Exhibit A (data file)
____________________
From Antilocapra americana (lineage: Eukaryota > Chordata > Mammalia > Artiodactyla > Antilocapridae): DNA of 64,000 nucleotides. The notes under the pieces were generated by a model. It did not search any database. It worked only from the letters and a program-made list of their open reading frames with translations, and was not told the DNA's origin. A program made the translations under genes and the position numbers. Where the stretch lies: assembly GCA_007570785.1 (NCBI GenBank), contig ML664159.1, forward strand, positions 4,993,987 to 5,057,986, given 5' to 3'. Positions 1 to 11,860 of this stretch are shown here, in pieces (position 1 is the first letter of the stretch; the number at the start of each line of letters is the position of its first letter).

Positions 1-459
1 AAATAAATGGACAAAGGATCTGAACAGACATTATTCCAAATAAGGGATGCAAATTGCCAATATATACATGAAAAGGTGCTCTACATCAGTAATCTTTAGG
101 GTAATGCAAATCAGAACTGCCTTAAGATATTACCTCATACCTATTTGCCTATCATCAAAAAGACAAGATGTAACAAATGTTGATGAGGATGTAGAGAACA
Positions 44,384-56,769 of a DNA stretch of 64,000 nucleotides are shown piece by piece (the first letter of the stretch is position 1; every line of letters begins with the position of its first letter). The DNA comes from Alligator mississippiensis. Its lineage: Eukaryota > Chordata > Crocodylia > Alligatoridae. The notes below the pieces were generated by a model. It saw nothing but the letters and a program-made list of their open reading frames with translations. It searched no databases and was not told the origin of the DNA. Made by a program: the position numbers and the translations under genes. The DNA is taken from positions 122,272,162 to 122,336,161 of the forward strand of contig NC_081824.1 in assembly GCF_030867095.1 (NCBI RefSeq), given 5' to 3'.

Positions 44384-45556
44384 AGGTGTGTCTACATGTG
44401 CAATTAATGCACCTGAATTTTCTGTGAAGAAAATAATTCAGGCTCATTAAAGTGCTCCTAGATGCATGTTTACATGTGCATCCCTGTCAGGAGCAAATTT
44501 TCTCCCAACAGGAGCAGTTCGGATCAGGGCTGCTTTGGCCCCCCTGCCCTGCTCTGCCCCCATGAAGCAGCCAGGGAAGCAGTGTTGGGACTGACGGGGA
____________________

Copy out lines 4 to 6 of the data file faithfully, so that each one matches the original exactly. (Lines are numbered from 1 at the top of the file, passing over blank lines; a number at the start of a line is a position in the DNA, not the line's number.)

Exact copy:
101 GTAATGCAAATCAGAACTGCCTTAAGATATTACCTCATACCTATTTGCCTATCATCAAAAAGACAAGATGTAACAAATGTTGATGAGGATGTAGAGAACA
Positions 44,384-56,769 of a DNA stretch of 64,000 nucleotides are shown piece by piece (the first letter of the stretch is position 1; every line of letters begins with the position of its first letter). The DNA comes from Alligator mississippiensis. Its lineage: Eukaryota > Chordata > Crocodylia > Alligatoridae. The notes below the pieces were generated by a model. It saw nothing but the letters and a program-made list of their open reading frames with translations. It searched no databases and was not told the origin of the DNA. Made by a program: the position numbers and the translations under genes. The DNA is taken from positions 122,272,162 to 122,336,161 of the forward strand of contig NC_081824.1 in assembly GCF_030867095.1 (NCBI RefSeq), given 5' to 3'.

Positions 44384-45556